The summation of three monomials is known as a trinomial. Here, tri means three. Trinomials contain three terms.For example, x + 7y + 6z is a trinomial with three terms x, 7y and 6z. x4y + 5z + 6 is a trinomial with three terms x4y, 5z and 6.

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    FREE Invoice Template

    Whether you are a multinational limited company or a single person sole trader it is important that you have a structured approach to your invoicing or you may lose track of what payments you are waiting for.

    Invoicing your clients is a fairly straightforward and simple process, provided you have a good invoice template to work from.

    You should keep a record of all the invoices you have sent out along with when you received payment in order to keep track of your finances.

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    SJD Accountancy

    SJD Accountancy are the UK’s largest specialist provider of fixed fee, Limited company accountancy services to contractors; we’ve been acting for contractors across the UK since 1992 and have more than 15,000 clients.

    We are the only national specialist firm of contractor accountants with offices nationwide. SJD Accountancy has more qualified staff than any other firm in our market with qualifications from the following major tax and accountancy bodies – ATT, AAT, CTA, ACCA, CA, ACA and FCCA.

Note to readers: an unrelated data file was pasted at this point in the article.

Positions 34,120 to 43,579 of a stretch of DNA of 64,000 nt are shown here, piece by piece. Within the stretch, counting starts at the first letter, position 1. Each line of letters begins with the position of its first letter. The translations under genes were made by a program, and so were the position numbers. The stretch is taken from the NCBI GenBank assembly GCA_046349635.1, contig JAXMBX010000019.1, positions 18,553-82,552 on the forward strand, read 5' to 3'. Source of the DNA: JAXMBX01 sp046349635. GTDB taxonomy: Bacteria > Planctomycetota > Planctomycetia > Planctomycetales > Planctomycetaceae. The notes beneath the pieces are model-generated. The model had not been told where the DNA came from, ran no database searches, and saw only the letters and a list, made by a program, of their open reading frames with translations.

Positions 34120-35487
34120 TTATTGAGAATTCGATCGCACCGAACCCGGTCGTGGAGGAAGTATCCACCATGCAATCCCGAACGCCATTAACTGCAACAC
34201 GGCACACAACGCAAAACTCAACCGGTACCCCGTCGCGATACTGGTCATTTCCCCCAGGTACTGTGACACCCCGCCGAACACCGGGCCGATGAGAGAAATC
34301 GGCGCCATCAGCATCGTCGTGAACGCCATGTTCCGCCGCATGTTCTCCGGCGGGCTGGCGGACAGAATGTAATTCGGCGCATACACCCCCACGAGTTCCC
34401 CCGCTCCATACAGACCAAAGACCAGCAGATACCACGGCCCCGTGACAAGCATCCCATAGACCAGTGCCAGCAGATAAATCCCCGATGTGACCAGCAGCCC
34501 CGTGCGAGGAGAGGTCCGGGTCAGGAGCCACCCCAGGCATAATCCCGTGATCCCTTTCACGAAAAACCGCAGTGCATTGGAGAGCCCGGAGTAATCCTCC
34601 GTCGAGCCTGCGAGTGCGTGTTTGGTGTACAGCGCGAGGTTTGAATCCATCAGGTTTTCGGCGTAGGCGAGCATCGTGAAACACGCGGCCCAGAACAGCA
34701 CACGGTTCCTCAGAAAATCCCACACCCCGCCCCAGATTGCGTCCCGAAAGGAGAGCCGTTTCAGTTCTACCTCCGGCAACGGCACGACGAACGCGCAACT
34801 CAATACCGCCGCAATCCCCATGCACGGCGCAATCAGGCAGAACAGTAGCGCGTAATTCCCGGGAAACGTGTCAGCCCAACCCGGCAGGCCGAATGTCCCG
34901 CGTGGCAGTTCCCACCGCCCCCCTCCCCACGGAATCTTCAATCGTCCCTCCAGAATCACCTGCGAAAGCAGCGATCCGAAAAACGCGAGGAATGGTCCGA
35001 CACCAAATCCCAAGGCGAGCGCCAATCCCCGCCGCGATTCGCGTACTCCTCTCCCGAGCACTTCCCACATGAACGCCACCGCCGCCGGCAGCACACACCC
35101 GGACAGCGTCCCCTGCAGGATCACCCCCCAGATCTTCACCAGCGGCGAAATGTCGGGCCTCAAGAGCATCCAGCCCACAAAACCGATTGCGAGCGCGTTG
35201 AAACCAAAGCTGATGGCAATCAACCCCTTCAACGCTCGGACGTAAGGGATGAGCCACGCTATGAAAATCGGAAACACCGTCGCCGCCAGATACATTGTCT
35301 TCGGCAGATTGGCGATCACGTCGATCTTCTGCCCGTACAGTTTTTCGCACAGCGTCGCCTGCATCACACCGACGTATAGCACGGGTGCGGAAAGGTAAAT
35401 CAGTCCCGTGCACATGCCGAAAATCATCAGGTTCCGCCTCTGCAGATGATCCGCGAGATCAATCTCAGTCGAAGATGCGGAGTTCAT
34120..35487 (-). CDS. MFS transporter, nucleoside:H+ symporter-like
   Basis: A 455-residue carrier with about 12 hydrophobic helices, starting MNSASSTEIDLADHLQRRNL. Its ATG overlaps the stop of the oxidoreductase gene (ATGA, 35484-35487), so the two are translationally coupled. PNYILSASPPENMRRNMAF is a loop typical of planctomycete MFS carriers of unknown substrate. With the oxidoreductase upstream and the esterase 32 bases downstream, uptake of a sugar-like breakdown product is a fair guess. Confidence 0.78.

• Unlimited face to face meetings. This is a unique service only SJD Accountancy offers – unlimited face to face meetings across the UK – tax is complicated and sometimes only a meeting will do.
    • UK’s Largest contractor accountants with more qualified staff. No call centres, no outsourcing, no automated call handling. Simply telephone, email or meet your own dedicated accountant face to face.
    • Money back service guarantee . All your telephone calls and emails will be answered the same day or we will make a full refund of that months fee.
    • Outstanding reputation. We have won more awards for customer service and accountancy excellence than any other firm in our market, including: Best Acc ount ant for Contractors, Accountant of the Year and Best Professional Service Team to name just a few.
    • All inclusive low cost fixed fee accountancy package which includes completion of accounts*, payroll bureau, dividends and corporation tax computations, personal taxation, free bookkeeping software, your own dedicated accountant* and all company returns for a fixed fee starting from £120 plus VAT per month. Check our packages for more detail.

    Form your own Limited company with SJD – our same day online company formation service includes company bank account set up, VAT/PAYE registration and advice on optimum share structure.

    You may also find the following pages, guides and case studies useful:

    • Take home pay calculator – How much could you be taking home
    • Contractor FAQ – All your frequently asked questions and their answers
    • First time Contracting or Freelancing? – A summary of the alternatives along with pros and cons
    • Choosing a contractor accountant – The factors to consider when choosing an accountant
    • Step-by-step Guide to Contracting – Download a FREE copy of our guide
    • Limited or Umbrella? Can’t decide? – We help you decide which is best for you
    • Guide to Contracting – All the best guides to contracting in one place
    • Expenses Guide – Know exactly what you can claim
    • Umbrella company guide – Everything you ever wanted to know about umbrella company services
    • IR35 Guide – A great plain English guide to IR35

    *If you would like us to complete your company year end accounts we simply ask that you have been a client of SJD for one year or have made 12 monthly payments. All accountants are part or fully qualified.